After the establishment of the University of Agriculture in 1919, its activities were divided between two departments: economic and forestry. The Department of Economics (the predecessor of the Faculty of Agricultural Engineering, which was later followed by the Faculty of Agriculture) also included the Institute of Chemistry, which was founded in the same year as the University of Agriculture. Together with her successor, Mendel University in Brno, he is also commemorating the centenary of his existence this year. The founder and first head of the Institute of Chemistry became prof. dr. inž. Josef Knop.
The Institute of General Chemistry of Inorganic, Organic and Analytical Chemistry I provided, with the exception of a short interruption of activities during the occupation, the teaching of chemistry until 1951.
The year 1922 can also date the beginnings of scientific work in the field of chemistry at the University of Agriculture. The research activity was focused on antimony oxides, resp. to specify the relative atomic weight of antimony, later to redox indicators for analytical chemistry. Attention was also focused on the use of spectral analysis methods, especially spectroscopic analysis of dyes, the importance of which was fully appreciated in the following period. Already five years after the beginning of the research activity, prof. Knop Award of the Czechoslovak Academy of Sciences and Arts from the architect Wiehl Foundation. In the history of the university, prof. Knop also enrolled as an academic official; in the academic year 1925–26 he held the position of Dean of the Department of Economics, in the academic year 1932–33 he held the position of Rector of the University of Agriculture and in 1952–53 Dean of the Faculty of Agriculture.
During the liberation struggles, the premises of the institute were hit by a grenade explosion, almost completely destroying the spectral laboratory, whose activities date back to 1923. Thanks to a generous grant from the Ministry of Agriculture, the laboratory equipment was renewed in what was then Czechoslovakia. The spectroscopic laboratory also provided its services to clients from industrial companies. Thus, it was actually the first workplace within the University of Agriculture, which, in today’s terminology, carried out applied research.
In 1951, the institutes, which were close in their professional focus, were merged to form departments. Within the Department of Chemical Technology, the Institute of Agricultural Technology, the Institute of Lactology, the Institute of Fruit and Vegetable Technology and the Institute of Agrochemistry joined the institute, which now bore the adjective chemical.
In 1953, the two technological institutes separated, which became a separate department. The Department of Lactology moved to the departments of the Faculty of Zootechnics and the Department of Agrochemistry became part of the Department of Plant Production. The successor department was now called the Department of Chemistry. After the inclusion of biochemistry and physical chemistry among the separate subjects, two new institutes were incorporated into the department, namely the Department of Biochemistry (which was also briefly transferred to the Faculty of Veterinary Medicine) and the Department of Physics and Physical Chemistry.
After the departure of prof. Knop retired in 1957, the new head of the department became an associate professor, later a professor, RNDr. Karel Marek. Two years later, in connection with the establishment of a new Faculty of Business and Economics, the department moved to its organizational structure.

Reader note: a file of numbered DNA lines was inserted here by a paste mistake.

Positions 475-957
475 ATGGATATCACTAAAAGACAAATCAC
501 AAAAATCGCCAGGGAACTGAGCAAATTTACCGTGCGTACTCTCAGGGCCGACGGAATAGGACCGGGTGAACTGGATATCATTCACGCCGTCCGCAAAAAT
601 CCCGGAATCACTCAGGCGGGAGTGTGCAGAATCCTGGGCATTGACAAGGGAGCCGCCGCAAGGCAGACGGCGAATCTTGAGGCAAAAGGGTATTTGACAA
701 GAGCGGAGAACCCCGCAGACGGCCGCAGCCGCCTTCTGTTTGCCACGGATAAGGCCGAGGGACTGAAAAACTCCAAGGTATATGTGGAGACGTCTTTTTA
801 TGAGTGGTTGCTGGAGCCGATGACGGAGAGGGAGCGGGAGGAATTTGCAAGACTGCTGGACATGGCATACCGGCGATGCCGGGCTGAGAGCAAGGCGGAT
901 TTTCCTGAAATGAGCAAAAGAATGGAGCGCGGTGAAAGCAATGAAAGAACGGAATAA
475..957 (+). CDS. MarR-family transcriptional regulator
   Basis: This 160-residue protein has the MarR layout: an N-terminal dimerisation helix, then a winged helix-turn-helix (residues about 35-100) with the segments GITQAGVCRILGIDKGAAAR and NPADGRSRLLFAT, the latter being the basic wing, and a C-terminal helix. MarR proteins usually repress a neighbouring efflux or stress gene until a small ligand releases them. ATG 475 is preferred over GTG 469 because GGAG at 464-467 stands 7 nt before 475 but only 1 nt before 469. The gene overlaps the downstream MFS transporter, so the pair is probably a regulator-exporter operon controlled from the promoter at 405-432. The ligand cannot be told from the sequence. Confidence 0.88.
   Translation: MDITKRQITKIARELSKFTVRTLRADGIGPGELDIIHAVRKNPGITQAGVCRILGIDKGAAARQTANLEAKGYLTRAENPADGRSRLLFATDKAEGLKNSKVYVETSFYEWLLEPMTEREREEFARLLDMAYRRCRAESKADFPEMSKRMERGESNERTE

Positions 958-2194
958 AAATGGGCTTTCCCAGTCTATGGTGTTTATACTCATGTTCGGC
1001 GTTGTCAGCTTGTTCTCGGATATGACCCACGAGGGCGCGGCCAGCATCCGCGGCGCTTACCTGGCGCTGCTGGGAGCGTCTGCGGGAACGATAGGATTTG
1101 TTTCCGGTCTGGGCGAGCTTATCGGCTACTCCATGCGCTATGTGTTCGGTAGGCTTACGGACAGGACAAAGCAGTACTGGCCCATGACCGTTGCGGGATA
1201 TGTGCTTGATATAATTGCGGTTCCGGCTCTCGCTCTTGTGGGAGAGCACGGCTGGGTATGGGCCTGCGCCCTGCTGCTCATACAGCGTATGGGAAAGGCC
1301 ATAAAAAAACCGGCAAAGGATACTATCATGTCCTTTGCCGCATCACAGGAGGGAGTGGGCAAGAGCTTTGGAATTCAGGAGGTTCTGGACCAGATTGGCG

In 1959, the name of the department was changed to the Department of Chemistry and Physics. The division into three institutes was retained: the Institute of Chemistry, the Institute of Biochemistry, and the Institute of Physical and Physical Chemistry.
The chemical institute has the longest tradition. When the University of Agriculture was established, two institutes were designated for the basic field of chemistry, the Institute of Inorganic and Organic Chemistry, which was headed by the exceptionally appointed professor Dr. ing. Josef Knop, and the Institute of Analytical Chemistry led, again by an extraordinary professor, dr. ing. Rudolf Hac. The most important task of the Department of Chemistry was to provide teaching from the first semester of the new university. The highest priority was given to building adequate space for laboratory exercises. There were only two rooms with unsatisfactory capacity for general and analytical chemistry, which also had neither a gas connection nor a connection to the water supply. After two years of operation of the institute, however, the basic shortcomings were already eliminated, and the institute was equipped not only with its own furniture and devices, but also with a professional library with basic literature. After a year in Brno, Professor Hac is returning to his previous position at the Prague University of Technology, and the position of head of the Department of Analytical Chemistry has remained vacant. Subsequently, the institute was divided into the Institute of Qualitative Analytical Chemistry, which was affiliated to the Institute of General Chemistry, and the Institute of Quantitative Analytical Chemistry, affiliated to the Agrochemical Institute. Until the occupation of the Czechoslovak Republic, the Institute of General and Analytical Chemistry I remained in modest conditions in five rooms on the raised ground floor of the left wing of the main university building in Zemědělská Street 1. After the fascists arrived in Brno, it was closed, then moved to the premises of the Brno branch of Czech Technology.